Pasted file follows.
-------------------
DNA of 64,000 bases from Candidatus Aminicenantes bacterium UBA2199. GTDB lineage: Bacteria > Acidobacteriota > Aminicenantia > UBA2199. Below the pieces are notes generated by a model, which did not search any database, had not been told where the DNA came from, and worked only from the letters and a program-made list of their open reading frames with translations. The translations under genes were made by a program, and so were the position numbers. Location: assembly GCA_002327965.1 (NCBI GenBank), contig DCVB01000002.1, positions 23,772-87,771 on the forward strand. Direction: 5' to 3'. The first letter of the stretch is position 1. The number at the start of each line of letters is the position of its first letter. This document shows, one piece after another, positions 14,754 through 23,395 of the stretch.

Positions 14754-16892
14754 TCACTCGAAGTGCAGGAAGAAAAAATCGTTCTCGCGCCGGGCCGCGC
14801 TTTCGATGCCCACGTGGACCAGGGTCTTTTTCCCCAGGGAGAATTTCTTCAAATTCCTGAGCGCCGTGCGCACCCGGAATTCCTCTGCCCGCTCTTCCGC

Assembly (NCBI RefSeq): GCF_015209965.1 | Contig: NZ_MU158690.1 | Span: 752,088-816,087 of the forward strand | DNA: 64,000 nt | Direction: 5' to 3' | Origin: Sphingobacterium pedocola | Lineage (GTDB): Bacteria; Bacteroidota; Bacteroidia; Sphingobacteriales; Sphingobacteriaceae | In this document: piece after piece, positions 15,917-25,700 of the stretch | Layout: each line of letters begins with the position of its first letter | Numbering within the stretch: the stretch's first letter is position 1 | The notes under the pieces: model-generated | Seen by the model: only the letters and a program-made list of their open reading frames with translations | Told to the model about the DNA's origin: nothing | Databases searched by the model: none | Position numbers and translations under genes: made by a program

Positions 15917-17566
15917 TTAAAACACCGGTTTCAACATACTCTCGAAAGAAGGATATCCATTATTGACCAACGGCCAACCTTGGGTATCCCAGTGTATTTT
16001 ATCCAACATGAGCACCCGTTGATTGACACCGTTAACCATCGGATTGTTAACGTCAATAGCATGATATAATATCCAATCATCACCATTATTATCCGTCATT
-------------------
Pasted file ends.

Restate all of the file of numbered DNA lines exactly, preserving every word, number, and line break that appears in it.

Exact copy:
DNA of 64,000 bases from Candidatus Aminicenantes bacterium UBA2199. GTDB lineage: Bacteria > Acidobacteriota > Aminicenantia > UBA2199. Below the pieces are notes generated by a model, which did not search any database, had not been told where the DNA came from, and worked only from the letters and a program-made list of their open reading frames with translations. The translations under genes were made by a program, and so were the position numbers. Location: assembly GCA_002327965.1 (NCBI GenBank), contig DCVB01000002.1, positions 23,772-87,771 on the forward strand. Direction: 5' to 3'. The first letter of the stretch is position 1. The number at the start of each line of letters is the position of its first letter. This document shows, one piece after another, positions 14,754 through 23,395 of the stretch.

Positions 14754-16892
14754 TCACTCGAAGTGCAGGAAGAAAAAATCGTTCTCGCGCCGGGCCGCGC
14801 TTTCGATGCCCACGTGGACCAGGGTCTTTTTCCCCAGGGAGAATTTCTTCAAATTCCTGAGCGCCGTGCGCACCCGGAATTCCTCTGCCCGCTCTTCCGC

Assembly (NCBI RefSeq): GCF_015209965.1 | Contig: NZ_MU158690.1 | Span: 752,088-816,087 of the forward strand | DNA: 64,000 nt | Direction: 5' to 3' | Origin: Sphingobacterium pedocola | Lineage (GTDB): Bacteria; Bacteroidota; Bacteroidia; Sphingobacteriales; Sphingobacteriaceae | In this document: piece after piece, positions 15,917-25,700 of the stretch | Layout: each line of letters begins with the position of its first letter | Numbering within the stretch: the stretch's first letter is position 1 | The notes under the pieces: model-generated | Seen by the model: only the letters and a program-made list of their open reading frames with translations | Told to the model about the DNA's origin: nothing | Databases searched by the model: none | Position numbers and translations under genes: made by a program

Positions 15917-17566
15917 TTAAAACACCGGTTTCAACATACTCTCGAAAGAAGGATATCCATTATTGACCAACGGCCAACCTTGGGTATCCCAGTGTATTTT
16001 ATCCAACATGAGCACCCGTTGATTGACACCGTTAACCATCGGATTGTTAACGTCAATAGCATGATATAATATCCAATCATCACCATTATTATCCGTCATT